Benefits of Manual vs Electric ToothbrushesBy Dr Anthony Hua
From the time our first tooth appeared, we’ve been brushing with gusto. Now, with so many varieties of toothbrushes on the market, the decision on which ones are the best for our oral health can be overwhelming.
Gum disease has become the leading cause of tooth loss in adults around the world, so choosing the type of toothbrush you use will only be effective if you use it correctly and regularly.
The number one reason why we brush and floss our teeth is to remove plaque, which is a biofilm of bacteria that attaches itself to our teeth. To do the best job we can at brushing, there is a fine line between brushing so hard that we cause damage to the teeth and gums but brushing firm enough that we remove the plaque.
For some people achieving the perfect balance of the right pressure of brushing can come down to which brush to use.
Here we list the pros and cons of using a manual versus an electric toothbrush so you can make the best decision for your teeth.
Wider variety of options for manual toothbrushes
One of the most significant benefits of manual toothbrushes is that there’s a wider variety of options. The supermarket shelves are packed full of lots of different types, including heads that come in small, medium and large sizes. Most also come with handy tongue scrapers on the back, different angled heads, and bristles with criss-cross designs to help clean more effectively.
There are even new designs of manual toothbrushes with charcoal-infused bristles for a whiter clean and brushes made of bamboo. Every year in Australia, we throw away over 30 million plastic toothbrushes that never get recycled. Bamboo toothbrushes have become increasingly popular because they are biodegradable, and people can utilise them if looking for an eco-friendlier and zero waste lifestyle when it comes to brushing their teeth
More control with a manual toothbrush
Another benefit to manual toothbrushes is they allow you to have more control over the brushing process and how hard the pressure is on the teeth and gums. This is especially important and helpful for people who feel a lot of discomfort and twinges when brushing as they can apply the pressure and the speed they desire.
Manual toothbrushes are cheaper and more convenient for travel
Manual toothbrushes are significantly cheaper than electric toothbrushes and much more convenient to take away with you overnight somewhere or on long trips. They are much more convenient to travel with as you don’t need to charge them or use batteries and if you forget your toothbrush, there are always places to buy a manual toothbrush anywhere in the world.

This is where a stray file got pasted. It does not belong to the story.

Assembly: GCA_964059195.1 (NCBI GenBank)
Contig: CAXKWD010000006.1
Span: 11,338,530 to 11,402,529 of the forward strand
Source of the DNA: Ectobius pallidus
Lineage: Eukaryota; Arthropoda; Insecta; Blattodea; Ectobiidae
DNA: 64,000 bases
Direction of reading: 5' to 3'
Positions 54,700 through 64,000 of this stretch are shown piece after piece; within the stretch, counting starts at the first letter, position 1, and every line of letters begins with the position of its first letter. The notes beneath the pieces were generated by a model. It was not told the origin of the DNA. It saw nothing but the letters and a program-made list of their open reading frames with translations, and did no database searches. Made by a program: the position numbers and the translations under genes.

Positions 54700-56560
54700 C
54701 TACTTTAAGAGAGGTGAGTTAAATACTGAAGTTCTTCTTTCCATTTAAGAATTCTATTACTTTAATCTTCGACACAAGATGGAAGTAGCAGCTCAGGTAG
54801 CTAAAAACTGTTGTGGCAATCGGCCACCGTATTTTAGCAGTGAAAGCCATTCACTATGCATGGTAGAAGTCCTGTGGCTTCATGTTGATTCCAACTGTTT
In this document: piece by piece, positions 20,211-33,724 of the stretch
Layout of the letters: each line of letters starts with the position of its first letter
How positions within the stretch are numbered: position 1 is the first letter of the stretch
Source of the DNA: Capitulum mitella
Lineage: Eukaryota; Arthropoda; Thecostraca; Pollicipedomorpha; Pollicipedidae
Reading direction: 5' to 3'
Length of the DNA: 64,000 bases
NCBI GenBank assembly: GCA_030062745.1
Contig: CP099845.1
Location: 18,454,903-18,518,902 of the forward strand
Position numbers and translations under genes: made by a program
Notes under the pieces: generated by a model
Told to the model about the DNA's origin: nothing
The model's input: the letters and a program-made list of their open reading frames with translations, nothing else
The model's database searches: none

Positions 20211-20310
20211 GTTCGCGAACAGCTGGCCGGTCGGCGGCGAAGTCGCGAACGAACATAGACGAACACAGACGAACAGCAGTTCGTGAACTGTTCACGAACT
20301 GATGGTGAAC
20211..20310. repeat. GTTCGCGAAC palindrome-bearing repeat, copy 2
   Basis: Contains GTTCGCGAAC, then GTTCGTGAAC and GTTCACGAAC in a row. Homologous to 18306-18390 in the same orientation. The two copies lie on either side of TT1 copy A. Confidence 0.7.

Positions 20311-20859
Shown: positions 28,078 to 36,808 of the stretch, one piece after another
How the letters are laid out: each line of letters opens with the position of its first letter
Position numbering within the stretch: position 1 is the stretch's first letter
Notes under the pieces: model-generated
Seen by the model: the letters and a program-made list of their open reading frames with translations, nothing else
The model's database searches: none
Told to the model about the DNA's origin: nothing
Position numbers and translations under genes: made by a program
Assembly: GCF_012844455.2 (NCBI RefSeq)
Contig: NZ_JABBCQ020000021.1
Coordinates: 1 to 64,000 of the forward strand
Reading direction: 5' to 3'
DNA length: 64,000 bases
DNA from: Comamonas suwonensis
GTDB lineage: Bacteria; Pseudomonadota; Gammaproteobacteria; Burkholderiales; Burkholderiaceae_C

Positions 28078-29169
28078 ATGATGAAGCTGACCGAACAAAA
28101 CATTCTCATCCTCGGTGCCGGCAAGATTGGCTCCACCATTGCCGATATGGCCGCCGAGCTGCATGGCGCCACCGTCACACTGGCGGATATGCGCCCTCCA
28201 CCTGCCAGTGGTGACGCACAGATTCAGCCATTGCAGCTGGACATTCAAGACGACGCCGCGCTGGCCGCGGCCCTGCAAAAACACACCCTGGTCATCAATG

Electric toothbrushes are less work
One of the great things about any machine is it takes away a lot of the manual work for you. The powered rotation of the electric bristles will help loosen the plaque without you having to do much at all accept hold the bristles on each tooth. This can be very helpful for people with disabilities, arthritis or people who have limits in their hand and arm control.
Electric toothbrushes are better for sensitive teeth
The range of variable speeds can be useful for people who have sensitive teeth and gums, and some brands of electric toothbrushes even have warning lights that activate if too much pressure is being applied to the teeth.
Electric toothbrushes help kids brush more
It’s hard enough to get little ones into the habit of regular brushing, so most parents find that anything that is more fun that helps them brush is a bonus. Kids find the rotation easy to use, and they can get into more challenging areas in their little mouths easier than a manual brush with a larger head. Often electric toothbrushes also include an in-built timer to make sure the kids are brushing their teeth for at least two minutes.
Electric toothbrushes are better to use with braces
Due to their detailed cleaning, many dentists recommend electric toothbrushes for use on braces. Consult with your dentist or orthodontist before choosing a model and when brushing braces ensure the bristles surround the brackets. Always be careful that you’re not applying too much pressure as it can damage the brackets and attachments. Be sure to slow down and brush each tooth individually.
Both manual and electric toothbrushes can be used just as effectively with the correct technique to keep your mouth clean and your teeth healthy. The key is to brush and floss every day, regardless of the kind of brush you prefer. The biggest concern with brushing is more about cleaning the teeth and gums effectively to help avoid unnecessary fillings and the potential risk of gum disease.
When it comes to optimising your oral health, the most important tip is to keep up with your regular oral hygiene routine of brushing twice daily, flossing and having regular six-monthly preventative care appointments to help minimise tooth decay and gum conditions.
Article by Dr Anthony Hua – Principal Dentist
Dr Anthony Hua is the Founder & Principal Dentist at Burleigh Dental Studio. His passion, expertise and dedication to the field of dentistry have been recognised by his achievement of Fellowship status with the Australian Society of Implant Dentistry (ASID) and the International Congress of Oral Implantologists (ICOI).
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